28 May 2020

Experiences of starting a job at the NHS from the most southerly tip of Africa

By Doranne McDonald, Improvement Advisor

It is commonly agreed amongst mental health professionals that some of life’s biggest stressors include, moving to a different country, moving to a new house, and starting a new job. Contemplating even one of these major life transitions is enough to aggravate one’s stress level significantly. Having been in the process of doing all three of the above since securing a new job as an Improvement Advisor in the Quality Improvement (QI) team at ELFT, I can safely say that my stress barometer was rising exponentially. Little did I know that having to start work remotely from Cape Town in South Africa during lockdown, would catapult my stress response to stratospheric levels, with no sign of a flattening curve on the horizon. 

A view of Table Mountain in Cape Town, South Africa from my desk at home.

Being of the generation that straddles the pre-tech and tech age, my only concept of virtual working was how virtually little I knew about Microsoft Teams, WebEx and Zoom, and remote in my mind referred to a style of parenting learnt during my psychology training, or the gadget that changed my television channels. I suspect that being the first employee to join the Quality Improvement team remotely from abroad, probably created an impending sense of apprehension, perhaps even doom, amongst the QI management team, too.

Fortunately for me, however, they had already begun to adapt to this new way of working and had preempted and tested several small changes, to smooth the path of any new virtual starter. The following three change ideas were very reassuring during this stressful time:

Regular contact with the QI management team

The thoughtfulness and kindness of the QI management team has played a major part in mentally preparing me to tackle this major life transition. Being invited to a training, a welcome meeting, and practising a MS Teams call before I had even started the job, reduced my anxiety considerably, mentally prepared me, and made me feel part the team before I had even started. It felt as if my arrival was highly anticipated. Once I eventually started remotely, the rest of the management team adopted this same attitude of care and were extremely keen on me having a good experience. I was asked to approach them with any concerns, questions or issues. Daily contact with my Line Manager in my first week, and regular one-on-one calls from both Associate Directors, have helped me adjust indelibly. I have felt virtually hugged by the whole management team from the start; a definite first for me in my career.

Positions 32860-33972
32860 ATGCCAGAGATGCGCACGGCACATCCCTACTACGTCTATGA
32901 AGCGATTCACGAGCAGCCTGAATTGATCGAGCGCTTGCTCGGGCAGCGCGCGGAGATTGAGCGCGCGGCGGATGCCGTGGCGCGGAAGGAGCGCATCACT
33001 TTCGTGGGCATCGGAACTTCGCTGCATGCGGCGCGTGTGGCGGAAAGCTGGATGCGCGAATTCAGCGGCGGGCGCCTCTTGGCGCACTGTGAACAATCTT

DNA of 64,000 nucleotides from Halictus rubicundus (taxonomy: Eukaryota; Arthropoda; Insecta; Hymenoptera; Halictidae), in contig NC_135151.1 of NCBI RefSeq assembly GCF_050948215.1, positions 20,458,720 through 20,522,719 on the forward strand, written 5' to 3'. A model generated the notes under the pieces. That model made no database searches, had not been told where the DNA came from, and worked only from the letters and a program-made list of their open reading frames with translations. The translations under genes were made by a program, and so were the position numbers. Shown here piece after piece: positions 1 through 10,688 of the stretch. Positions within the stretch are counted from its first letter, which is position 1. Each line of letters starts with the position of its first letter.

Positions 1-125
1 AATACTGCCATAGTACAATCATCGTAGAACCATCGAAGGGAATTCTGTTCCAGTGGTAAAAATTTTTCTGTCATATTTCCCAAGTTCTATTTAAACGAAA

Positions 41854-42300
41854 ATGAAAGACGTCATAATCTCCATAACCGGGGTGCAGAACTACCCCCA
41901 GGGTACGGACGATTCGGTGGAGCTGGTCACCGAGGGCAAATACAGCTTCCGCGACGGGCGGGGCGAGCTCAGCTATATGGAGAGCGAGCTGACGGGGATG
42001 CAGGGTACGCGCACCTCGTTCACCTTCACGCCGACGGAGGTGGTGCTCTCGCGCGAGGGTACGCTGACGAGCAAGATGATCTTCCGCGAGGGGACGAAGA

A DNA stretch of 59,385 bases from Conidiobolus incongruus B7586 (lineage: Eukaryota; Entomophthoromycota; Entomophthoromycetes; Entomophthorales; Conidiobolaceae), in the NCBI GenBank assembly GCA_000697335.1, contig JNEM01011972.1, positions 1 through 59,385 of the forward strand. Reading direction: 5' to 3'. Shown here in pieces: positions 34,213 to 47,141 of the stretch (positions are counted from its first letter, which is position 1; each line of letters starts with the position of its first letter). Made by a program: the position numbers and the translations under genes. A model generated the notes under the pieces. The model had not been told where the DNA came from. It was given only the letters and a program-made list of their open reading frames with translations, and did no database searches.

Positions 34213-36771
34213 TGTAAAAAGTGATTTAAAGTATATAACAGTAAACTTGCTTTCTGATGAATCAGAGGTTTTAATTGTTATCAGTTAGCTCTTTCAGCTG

One-on-one virtual meetings with every member of the QI team

Meeting your new colleagues for the first time in a meeting via a computer screen can feel very surreal, and a bit intimidating at first. Robbed of the usual tools or coping skills used to connect and kick-start relationships face-to-face, the only thing that hinted at their possible personality; was the artwork on the walls behind their heads, or the colour of their curtains. At my first meeting I thought that everyone lived in magnificent industrial-size lofts, until I was casually told a few days later that that was, in fact, merely a background that one could set up on MS teams. What really helped me to slowly personalise the sea of faces, and get to know my colleagues a little better, was the encouragement from the management team that each team member book a virtual introduction during my first two weeks, to introduce themselves to me, and allow me to get to know them better. This was an invaluable experience, and perhaps an advantage of virtual working, as it escalated the process of getting to know my teammates, something that may have taken weeks or months in person. The warmth of the welcome by each person left a deep impression on me.

Assigning a ‘buddy’ to every new starter

One of the disadvantages of starting work virtually from a remote location, is not being able to turn to your team mate sitting next to you, to ask the usual 101 questions in an office environment, to orientate yourself to your new job. It can feel very isolating once a meeting has ended, sitting on your own on the other side of the world, trying to plough through all the new information, understand your role and responsibilities, as well as the expectations that people have of you, not to mention interpret some of the cultural nuances that you may not understand yet. Being assigned a ‘buddy’ whose main purpose was to welcome me to the team, answer any questions regarding work, and regularly check in with me, particularly during my first week, was extremely reassuring and containing experience. It made me feel supported and recognised during an anxious time, and set a wonderful, warm, welcoming tone that fuelled my excitement to be starting this new job.

Penguin ’buddies’ exploring their turf in Simonstown in Cape Town, South Africa.

Although crisis and adversity has forced organisations around the world to adopt new ways of working, in this stressful times, the speed at which people have adapted is awe-inspiring. This has highlighted the value and need for quality improvement work in any system, and the QI team, has successfully managed to get a new employee started 13 324,3 km’s from London, at the most southerly tip of Africa, where the Atlantic and Indian oceans meet.

My only hope now is that Blue Jeans remains something I wear, and that there is a remote chance that my teammates recognise me when I finally get to the office in London.

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